DC Vote Optimistic About 111th Congress

Posted October 6, 2008 at 6:23pm

Advocates of giving the District of Columbia a vote in the House are already looking past a November lame-duck session and into the 111th Congress, where an expected uptick in Democrats could provide a winning margin for the decades-old battle despite the loss of a key GOP ally.

DC Vote — Washington’s main voting rights group — told its partners last week that it was switching its focus to next year and the next Congress.

That decision comes after months of public relations campaigns and lobbying efforts to get the bill back on the Senate floor, where it fell just three votes short of overcoming a filibuster in September 2007. It passed the House in April of that year, 241-177.

That’s the closest the District has ever come to getting voting representation.

DC Vote Executive Director Ilir Zherka is optimistic about the prospects in the 111th Congress, noting that the “D.C. voting rights movement is better positioned now than at any time in 30 years.”

The Senate, he says, will probably gain a few Democratic and ostensibly supportive Members, while presidential nominees Sens. Barack Obama (D-Ill.) and John McCain (R-Ariz.) are more likely to sign a bill than President Bush, whose advisers once said they would push him to veto it.

A spokeswoman for Sen. Joe Lieberman (ID-Conn.), who co-sponsored the Senate legislation with Sen. Orrin Hatch (R-Utah), said the movement is relying on the “expected change of the makeup” of both chambers.

“There’s no denying that the hope is that there will be more Democrats in the Senate next year,” she said.

But advocates will still have some obstacles.

For one, Rep. Tom Davis (R-Va.) — who has pushed his colleagues to support the bill for years — is retiring at the end of this session. As ranking member of the House Oversight and Government Reform Committee, he worked with Chairman Henry Waxman (D-Calif.) to pass the bill out of committee.

“That’s going to be a major question for us post-election, now that Tom’s out,” Zherka said. “Who’s the ranking member? Are they supportive? Those are all questions we’ll be asking.”

With Davis gone, advocates and Democrats will have to work harder to gain the support of Republicans, some of whom consider it unconstitutional to give the District a voting Member.

Others may worry that the DC Voting Rights Act gives Democrats another seat and is a first step toward Senate recognition.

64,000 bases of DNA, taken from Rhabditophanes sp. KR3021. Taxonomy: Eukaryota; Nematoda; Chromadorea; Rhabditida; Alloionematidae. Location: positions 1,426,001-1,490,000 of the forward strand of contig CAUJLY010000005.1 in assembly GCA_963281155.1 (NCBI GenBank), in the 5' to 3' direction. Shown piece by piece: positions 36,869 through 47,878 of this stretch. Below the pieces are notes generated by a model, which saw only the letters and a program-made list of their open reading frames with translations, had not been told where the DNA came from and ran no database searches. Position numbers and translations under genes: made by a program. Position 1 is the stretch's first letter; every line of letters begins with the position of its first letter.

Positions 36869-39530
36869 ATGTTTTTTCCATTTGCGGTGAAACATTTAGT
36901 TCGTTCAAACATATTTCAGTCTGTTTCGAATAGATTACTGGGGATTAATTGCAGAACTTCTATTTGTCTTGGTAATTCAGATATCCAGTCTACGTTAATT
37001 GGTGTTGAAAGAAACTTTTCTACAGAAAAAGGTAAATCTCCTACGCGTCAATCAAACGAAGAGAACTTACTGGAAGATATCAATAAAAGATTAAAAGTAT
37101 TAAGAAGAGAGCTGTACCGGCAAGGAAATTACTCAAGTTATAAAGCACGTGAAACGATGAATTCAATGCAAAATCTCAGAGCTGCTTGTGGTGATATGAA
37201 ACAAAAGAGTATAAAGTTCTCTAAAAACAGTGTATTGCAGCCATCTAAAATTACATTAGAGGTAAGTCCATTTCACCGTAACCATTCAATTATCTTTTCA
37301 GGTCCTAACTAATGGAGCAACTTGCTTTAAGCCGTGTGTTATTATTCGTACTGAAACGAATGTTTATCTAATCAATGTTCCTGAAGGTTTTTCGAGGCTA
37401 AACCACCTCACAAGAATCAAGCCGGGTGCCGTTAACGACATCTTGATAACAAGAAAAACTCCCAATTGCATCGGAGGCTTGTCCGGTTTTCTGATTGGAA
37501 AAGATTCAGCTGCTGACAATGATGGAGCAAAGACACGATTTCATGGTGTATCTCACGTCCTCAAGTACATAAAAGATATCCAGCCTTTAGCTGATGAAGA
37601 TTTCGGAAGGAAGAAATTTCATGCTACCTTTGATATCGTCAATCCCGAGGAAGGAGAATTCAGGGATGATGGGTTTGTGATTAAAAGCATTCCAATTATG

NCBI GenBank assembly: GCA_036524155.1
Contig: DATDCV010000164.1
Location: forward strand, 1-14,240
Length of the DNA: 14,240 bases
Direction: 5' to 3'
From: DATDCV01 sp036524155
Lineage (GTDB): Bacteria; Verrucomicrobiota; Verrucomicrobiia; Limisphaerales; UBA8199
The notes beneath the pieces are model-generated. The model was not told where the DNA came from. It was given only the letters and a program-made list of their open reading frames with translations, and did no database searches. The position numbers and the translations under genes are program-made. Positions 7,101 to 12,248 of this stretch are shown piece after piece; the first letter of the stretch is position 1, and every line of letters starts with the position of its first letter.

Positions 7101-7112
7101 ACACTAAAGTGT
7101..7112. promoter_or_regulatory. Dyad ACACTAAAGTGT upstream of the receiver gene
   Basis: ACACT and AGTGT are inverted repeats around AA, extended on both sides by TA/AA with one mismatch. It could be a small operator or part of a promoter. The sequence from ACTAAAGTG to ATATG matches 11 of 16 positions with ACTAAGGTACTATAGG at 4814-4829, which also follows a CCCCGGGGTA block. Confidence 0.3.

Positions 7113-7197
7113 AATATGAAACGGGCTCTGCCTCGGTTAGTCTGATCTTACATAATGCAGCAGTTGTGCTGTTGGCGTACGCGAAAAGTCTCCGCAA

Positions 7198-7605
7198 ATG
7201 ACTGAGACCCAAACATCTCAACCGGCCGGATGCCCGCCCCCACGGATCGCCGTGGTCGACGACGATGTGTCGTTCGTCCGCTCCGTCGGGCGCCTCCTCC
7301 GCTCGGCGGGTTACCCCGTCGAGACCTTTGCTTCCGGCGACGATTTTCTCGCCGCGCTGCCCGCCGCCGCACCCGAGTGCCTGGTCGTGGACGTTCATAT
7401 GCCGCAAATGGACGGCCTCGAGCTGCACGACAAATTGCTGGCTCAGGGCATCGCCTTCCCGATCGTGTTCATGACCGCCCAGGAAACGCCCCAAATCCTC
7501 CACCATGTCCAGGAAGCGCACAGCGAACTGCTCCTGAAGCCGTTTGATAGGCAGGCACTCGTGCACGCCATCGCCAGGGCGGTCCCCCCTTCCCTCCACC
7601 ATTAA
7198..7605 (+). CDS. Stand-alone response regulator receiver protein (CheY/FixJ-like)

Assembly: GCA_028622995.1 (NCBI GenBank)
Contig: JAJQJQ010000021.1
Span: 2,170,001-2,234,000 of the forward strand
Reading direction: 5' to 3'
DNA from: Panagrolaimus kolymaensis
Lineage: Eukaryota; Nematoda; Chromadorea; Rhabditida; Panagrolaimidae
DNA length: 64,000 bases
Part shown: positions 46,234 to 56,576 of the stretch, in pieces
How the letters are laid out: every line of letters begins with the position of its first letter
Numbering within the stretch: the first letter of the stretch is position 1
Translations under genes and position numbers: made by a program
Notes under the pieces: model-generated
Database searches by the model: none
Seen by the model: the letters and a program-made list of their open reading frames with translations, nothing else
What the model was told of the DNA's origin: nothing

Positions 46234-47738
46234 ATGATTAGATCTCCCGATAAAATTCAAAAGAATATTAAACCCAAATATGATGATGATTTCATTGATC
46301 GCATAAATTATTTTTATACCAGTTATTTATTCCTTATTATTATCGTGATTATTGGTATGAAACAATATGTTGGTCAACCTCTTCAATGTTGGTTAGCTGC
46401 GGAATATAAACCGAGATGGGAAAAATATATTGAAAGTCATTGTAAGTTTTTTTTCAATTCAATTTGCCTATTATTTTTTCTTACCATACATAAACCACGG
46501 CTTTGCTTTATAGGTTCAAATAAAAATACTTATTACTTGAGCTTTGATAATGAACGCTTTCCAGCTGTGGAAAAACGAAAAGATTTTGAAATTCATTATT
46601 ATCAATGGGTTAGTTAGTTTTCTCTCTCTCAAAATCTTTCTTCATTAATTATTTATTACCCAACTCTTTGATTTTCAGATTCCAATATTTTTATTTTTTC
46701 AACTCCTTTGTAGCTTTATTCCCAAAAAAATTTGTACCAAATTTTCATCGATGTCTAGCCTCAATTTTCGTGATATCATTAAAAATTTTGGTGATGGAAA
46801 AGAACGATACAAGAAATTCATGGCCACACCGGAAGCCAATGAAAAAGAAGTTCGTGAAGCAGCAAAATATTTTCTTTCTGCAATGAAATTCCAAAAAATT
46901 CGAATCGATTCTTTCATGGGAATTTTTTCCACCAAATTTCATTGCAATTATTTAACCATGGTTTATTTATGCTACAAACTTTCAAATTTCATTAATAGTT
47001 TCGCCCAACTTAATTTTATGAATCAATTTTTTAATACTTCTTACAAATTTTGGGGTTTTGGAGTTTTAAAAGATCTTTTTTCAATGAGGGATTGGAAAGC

One way advocates have in the past tried to neutralize those arguments was to add into the bill a provision for an additional House seat for Republican-leaning Utah, which narrowly missed getting an extra seat in the 2000 Census.

That bargaining chip will be less compelling in the 111th Congress, when the 2010 Census, which is expected to result in another seat for Utah, will be just a year away.

But Hatch’s office said he would still support the bill (the offices of other Utah Members didn’t return calls by press time). And Zherka questioned whether states wouldn’t prefer a seat earlier, even if only by a year or two.

“I don’t know about that,” he said, citing the eagerness of states to replace a Member who leaves midterm. People, he said, are “eager for representation. I think that Utah would welcome an additional Member whenever they can get it.”

After last year’s three-vote failure to overcome a filibuster, voting rights advocates continued to push hard and had secured two of the three votes needed to overcome the filibuster by June (though Zherka won’t name the Senators).

But “fates changed” in July, when Sen. Edward Kennedy (D-Mass.) was diagnosed with brain cancer, Zherka said.

Kennedy supports D.C. voting rights, so with him away from the Senate — and with Obama and Sen. Hillary Rodham Clinton (D-N.Y.) away campaigning — the group would have to change the minds of more Republicans to get the bill to the Senate floor.

“The math changed for us pretty dramatically,” he said. “As we got closer to September, it became obvious that we didn’t have the votes and that the Senate was consumed by the financial crisis.”

Whether a bill in the 111th Congress would mirror the one introduced this Congress is uncertain.

Advocates will map out a plan after the presidential elections and will no doubt speak with D.C. Del. Eleanor Holmes Norton (D), who has fought for years to give her seat voting power.

“Depending on outcome,” Zherka said, “we could have a different political map to deal with in terms of Congress and the White House.”